JANESVILLE—For a four-story, 150-year-old building to pirouette on its foundation would be a nearly impossible architectural feat.
Yet, through a yearlong renovation inside and out the former Rock County Appliance building at 34-38 S. Main St. in downtown Janesville, owner Jim Grafft and his daughter Britten Langfoss have turned the building in an about-face.
They’ve done so without moving the property an inch.
A new, three-story annex on the building’s rear transforms the side facing the Rock River from a loading dock to a three-story entryway. A set of tiered balconies overhang an area that now is a city parking deck and overlook the Rock River and the west side of Janesville.
The entry sign below reads: The Venue. That’s the name of Langfoss’s upstart banquet and events hall inside the circa 1868 building.
The annex out front re-establishes the building’s river-facing side as the “new” front side of the building, even thought the exterior on the building’s Main Street remains structurally unaltered, and in fact, its ground-floor storefront has an anchor tenant.
Janesville-based musical instrument seller Voigt Music this week is opening a new, consolidated store in the building’s lower level.
The Rock River, and its ties to ARISE—the city of Janesville’s fledgling downtown riverfront revitalization plan unveiled earlier this year—gave Langfoss the impetus to spend a year renovating the interior of the downtown building’s third and fourth floors, which are dominated by an open-air balcony that encircles what was originally a Methodist Church sanctuary.
Langfoss, who will manage The Venue as a banquet and event rental space, held her own wedding in the building’s former sanctuary earlier this year. She already has six weddings booked in 2016, among a slew of other banquets and private events.
A grand opening and open house tours Wednesday from 5:30 to 8 p.m. will give the public their first glimpse of renovations at The Venue.
Prior to the building’s lower floors being used to house a JC Penney department store and later Rock County Appliance, the upper floors had been home of a Masonic lodge.
For decades, no one but curious visitors with connections to former building owners had set foot in the upper floors. Dust had collected so thick that Grafft said he used a leaf blower to evacuate the grime last March when exterior renovations had opened up part of the building.
So much gray and black dust blew from windows that day, Grafft said, the Janesville Fire Department rushed downtown, crews in full turnout.
“They thought the building was on fire,” Grafft said. “But it was just dust, 70 years of dust.”
Grafft declined to disclose how much he’s invested on renovations, and Langfoss wouldn’t discuss the status of historical tax credits she said last year the project could be eligible for.
Grafft has enlisted at least a dozen general and specialty contractors since November 2014 to replace and carpet flooring; wash, rehab and refinish woodwork; renovate bathrooms; and paint and restore brick and plaster walls, including the entire curved alcove behind the sanctuary’s altar.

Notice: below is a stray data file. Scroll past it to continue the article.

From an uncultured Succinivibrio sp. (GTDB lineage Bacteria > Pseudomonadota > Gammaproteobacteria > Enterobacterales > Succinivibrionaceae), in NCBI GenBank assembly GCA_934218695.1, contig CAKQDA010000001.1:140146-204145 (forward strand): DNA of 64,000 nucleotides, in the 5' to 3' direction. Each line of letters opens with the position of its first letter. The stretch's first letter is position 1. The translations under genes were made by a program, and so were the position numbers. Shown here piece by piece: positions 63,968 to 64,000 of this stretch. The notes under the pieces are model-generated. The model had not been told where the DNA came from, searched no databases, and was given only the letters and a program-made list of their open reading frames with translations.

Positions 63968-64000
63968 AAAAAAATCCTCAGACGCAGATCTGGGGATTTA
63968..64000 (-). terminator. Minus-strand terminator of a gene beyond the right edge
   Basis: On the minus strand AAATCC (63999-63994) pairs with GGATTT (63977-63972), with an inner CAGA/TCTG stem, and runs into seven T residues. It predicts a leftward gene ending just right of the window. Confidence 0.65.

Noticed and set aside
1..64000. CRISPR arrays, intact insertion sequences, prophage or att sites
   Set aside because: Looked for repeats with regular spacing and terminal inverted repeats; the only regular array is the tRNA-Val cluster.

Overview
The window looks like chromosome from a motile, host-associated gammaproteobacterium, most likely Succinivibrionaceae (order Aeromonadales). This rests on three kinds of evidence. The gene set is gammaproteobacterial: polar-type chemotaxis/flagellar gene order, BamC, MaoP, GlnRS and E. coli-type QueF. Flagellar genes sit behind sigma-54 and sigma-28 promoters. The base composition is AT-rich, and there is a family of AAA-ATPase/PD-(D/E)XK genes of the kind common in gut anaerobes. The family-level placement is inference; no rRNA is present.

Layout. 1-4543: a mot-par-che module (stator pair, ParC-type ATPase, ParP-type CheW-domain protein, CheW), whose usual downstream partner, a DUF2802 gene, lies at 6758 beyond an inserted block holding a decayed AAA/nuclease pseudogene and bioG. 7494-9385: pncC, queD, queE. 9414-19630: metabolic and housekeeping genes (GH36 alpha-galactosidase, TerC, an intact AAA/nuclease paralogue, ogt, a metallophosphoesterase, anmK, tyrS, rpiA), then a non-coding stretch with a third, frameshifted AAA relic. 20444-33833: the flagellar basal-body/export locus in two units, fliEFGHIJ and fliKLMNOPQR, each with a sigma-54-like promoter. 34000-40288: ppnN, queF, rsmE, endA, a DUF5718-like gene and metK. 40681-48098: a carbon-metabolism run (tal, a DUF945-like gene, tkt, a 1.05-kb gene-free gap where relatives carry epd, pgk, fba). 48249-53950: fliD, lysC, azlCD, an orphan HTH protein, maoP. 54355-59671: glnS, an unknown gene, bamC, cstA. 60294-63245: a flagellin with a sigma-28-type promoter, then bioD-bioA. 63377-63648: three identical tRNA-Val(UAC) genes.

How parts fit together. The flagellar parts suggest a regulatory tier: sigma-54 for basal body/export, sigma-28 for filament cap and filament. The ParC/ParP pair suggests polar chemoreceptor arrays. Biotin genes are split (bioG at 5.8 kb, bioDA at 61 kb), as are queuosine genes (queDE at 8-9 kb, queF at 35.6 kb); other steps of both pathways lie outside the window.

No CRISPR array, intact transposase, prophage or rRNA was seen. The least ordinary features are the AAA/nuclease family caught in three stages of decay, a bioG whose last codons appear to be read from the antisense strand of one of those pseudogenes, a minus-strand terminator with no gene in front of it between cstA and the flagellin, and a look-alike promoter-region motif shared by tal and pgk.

The annex has its own stairs with window views of the river. An elevator moves guests and caterers or other event services to the upper floors’ three renovated event spaces, which include a former Masonic lodge billiard room and a large sanctuary that’s being renamed “The Bower City Ballroom,” a nod to an earlier nickname given to the city of Janesville.
The building has a warming kitchen and has had a total overhaul of its electrical and water utilities.
There are quirky details, such as the original metal medallions on the wood-beamed sanctuary ceiling. Langfoss, who studied architectural design in college, took pains to plan a retrofit that preserved the medallions, while outfitting them to work as air-return portholes for the building’s new heating and cooling system in the attic.
“It was small things like that. Hours of research,” Langfoss said.
Much of the building’s original historical design is preserved, which Grafft said was a goal when he’d bought the building in late 2013, after Rock County Appliance closed. He believes The Venue now is the city’s oldest commercial building open for public use, and, he thinks, a one-of-a-kind space.
“We knew it had to be saved and repurposed. This space is non-existent anywhere else. Even in its total disrepair, it was a gem,” Grafft said.
Grafft also owns the five-story former Monterey Hotel, another well-known property on West Milwaukee Street in downtown Janesville. The Monterey made headlines earlier this week when Grafft began demolishing the building next to it–the former Jeffris Theater.
That puts the Monterey back in the spotlight. The city and Grafft have had acrimonious dealings over that property, which has been vacant years, despite Grafft’s vow he plans to renovate it into apartments.
Langfoss said this week she doesn’t see a project moving forward at the Monterey in the near term, in part because she said the city hasn’t made serious overtures for incentives that could pay for a parking structure the Graffts say the Monterey needs for apartments.
The city, however, did grant rights for The Venue’s new balconies to overhang an alleyway considered city property. Grafft said he would not have gone ahead with the project without balconies.
Grafft said the Venue project, which he said he’s financed with only his own money, shows he’s serious about finishing projects he starts.
“We’ll complete and see through projects, but I do things long term. You’ve got to see a light at the end of the tunnel, and it’s got to make economic and business sense,” he said.